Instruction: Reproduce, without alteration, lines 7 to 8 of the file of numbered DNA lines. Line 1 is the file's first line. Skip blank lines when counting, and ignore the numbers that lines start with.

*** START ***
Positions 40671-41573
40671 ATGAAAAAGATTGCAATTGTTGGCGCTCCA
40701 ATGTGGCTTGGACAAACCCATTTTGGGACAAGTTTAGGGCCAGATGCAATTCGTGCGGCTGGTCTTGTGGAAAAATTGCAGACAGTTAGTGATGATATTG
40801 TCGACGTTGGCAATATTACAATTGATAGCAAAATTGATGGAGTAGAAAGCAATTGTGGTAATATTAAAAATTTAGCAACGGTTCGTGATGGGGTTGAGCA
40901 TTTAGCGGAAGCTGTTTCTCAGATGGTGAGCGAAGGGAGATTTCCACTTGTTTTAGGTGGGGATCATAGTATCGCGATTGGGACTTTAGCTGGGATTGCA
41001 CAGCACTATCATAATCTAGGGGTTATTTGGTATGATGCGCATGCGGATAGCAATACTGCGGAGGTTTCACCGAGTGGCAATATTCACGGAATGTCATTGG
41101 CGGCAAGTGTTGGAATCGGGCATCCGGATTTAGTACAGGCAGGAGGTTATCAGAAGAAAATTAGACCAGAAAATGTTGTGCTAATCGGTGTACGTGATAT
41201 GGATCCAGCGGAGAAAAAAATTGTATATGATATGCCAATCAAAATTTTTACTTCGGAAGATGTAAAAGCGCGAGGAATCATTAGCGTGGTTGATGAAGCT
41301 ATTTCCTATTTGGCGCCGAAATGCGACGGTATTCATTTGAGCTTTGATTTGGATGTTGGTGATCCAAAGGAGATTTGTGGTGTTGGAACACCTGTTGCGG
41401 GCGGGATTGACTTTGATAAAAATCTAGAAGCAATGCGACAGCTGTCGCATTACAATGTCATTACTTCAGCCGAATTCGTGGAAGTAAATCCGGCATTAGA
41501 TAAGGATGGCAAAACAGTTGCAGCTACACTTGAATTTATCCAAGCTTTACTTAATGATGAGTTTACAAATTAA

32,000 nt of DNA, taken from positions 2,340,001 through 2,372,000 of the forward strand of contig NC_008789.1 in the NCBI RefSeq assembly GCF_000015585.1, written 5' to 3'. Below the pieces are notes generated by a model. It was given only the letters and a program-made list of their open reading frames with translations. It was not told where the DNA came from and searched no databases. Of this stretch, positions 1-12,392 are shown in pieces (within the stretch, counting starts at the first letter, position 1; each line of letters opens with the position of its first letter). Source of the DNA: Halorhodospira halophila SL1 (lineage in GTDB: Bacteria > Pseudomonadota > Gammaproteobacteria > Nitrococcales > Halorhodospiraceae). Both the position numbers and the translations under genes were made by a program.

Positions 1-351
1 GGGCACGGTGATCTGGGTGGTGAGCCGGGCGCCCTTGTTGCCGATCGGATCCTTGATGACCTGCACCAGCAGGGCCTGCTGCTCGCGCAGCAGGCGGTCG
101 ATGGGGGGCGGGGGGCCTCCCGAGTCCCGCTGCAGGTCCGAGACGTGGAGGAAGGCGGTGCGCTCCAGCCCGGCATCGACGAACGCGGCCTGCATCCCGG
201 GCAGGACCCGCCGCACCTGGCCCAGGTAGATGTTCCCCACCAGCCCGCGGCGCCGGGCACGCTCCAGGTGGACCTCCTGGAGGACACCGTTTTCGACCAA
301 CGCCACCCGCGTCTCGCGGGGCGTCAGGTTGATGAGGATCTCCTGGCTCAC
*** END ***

41101 CGGCAAGTGTTGGAATCGGGCATCCGGATTTAGTACAGGCAGGAGGTTATCAGAAGAAAATTAGACCAGAAAATGTTGTGCTAATCGGTGTACGTGATAT
41201 GGATCCAGCGGAGAAAAAAATTGTATATGATATGCCAATCAAAATTTTTACTTCGGAAGATGTAAAAGCGCGAGGAATCATTAGCGTGGTTGATGAAGCT